Wayne Bennett says Darius Boyd’s battle with depression inspired Greg Inglis to seek help

Wayne Bennett says Brisbane skipper Darius Boyd's public health battle inspired NRL star and Bowraville man Greg Inglis to seek treatment for depression.

South Sydney captain Inglis checked into a health facility last week after battling issues on and off the field since suffering a season-ending knee injury in the NRL opening round.

"The best part is recognising they have a problem and go and get some help. That's what I am most pleased about," Bennett said of Inglis.

"Darius probably led the way a little bit. He was so open about it. He didn't hide it and now he is a changed bloke.

"He is a pathfinder in some ways for the other players."

Boyd checked himself into a rehab facility and failed to finish the 2015 NRL season with Newcastle but emerged the next year at Brisbane a changed man.

He has not looked back, regaining career-best form and earning the Brisbane captaincy.

Bennett revealed he was involved in helping Inglis find a facility for treatment.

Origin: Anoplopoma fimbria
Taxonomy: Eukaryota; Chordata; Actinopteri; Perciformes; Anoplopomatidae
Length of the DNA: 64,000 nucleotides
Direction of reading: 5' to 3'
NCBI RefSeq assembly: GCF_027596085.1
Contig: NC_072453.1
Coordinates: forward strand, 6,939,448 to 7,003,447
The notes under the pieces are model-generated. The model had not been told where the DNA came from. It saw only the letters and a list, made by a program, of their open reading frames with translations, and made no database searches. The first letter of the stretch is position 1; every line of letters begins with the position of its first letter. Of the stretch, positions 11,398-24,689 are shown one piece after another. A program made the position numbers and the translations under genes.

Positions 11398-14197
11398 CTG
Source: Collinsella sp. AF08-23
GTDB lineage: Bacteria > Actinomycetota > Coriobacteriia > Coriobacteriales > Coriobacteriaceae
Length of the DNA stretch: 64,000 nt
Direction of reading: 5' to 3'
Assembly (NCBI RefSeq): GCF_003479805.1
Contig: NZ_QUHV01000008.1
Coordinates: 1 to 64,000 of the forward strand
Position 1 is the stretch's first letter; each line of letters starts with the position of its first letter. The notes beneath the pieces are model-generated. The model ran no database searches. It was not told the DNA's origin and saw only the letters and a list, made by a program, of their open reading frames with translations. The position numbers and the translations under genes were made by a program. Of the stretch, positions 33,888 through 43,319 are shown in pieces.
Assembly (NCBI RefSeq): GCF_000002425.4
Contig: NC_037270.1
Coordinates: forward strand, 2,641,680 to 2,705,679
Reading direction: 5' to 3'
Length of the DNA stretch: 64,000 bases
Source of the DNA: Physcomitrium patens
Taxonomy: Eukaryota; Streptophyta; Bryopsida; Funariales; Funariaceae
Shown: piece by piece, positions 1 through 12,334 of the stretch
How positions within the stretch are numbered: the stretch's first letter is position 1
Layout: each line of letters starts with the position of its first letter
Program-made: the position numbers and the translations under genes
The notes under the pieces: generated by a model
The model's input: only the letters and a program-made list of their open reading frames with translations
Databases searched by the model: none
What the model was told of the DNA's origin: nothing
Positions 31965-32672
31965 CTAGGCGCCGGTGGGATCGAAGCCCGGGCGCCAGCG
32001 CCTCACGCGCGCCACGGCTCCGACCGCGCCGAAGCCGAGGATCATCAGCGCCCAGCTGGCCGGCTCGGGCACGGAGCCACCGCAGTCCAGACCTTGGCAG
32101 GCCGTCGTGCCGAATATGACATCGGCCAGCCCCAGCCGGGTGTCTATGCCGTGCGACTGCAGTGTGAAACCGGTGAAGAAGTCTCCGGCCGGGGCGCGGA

"Someone pretty close to me, without naming names, was involved in helping him get some advice," he said.

"It would be more than just the injury, but I don't want to go into it."

Inglis was reportedly upset that news of his depression had become public, but Bennett believed the NRL star should follow Boyd's lead.

"It's an issue in our society, and it always has been," he said. "But we are in a more open society. People don't want to hide any more.

"In the past it was a stigma. It was seen as being weak. All that has been removed, thank God."

Meanwhile, Sydney AFL coach John Longmire said Swans star Lance Franklin's public battle had taught him elite sporting clubs were now better equipped to deal with mental health issues.

Franklin took time out of the game and missed the 2015 AFL finals series before bouncing back to his best the next year and earning All-Australian honours.

"First of all I don't want to comment on Greg's situation specifically because . . . no two situations are the same," Longmire said.

"But I've got no doubt now society is much more equipped, particularly sporting clubs, to be able to deal with those challenges.

"If your'e a young person in an environment of a sporting club, I think your'e going to be well looked after in regards to that."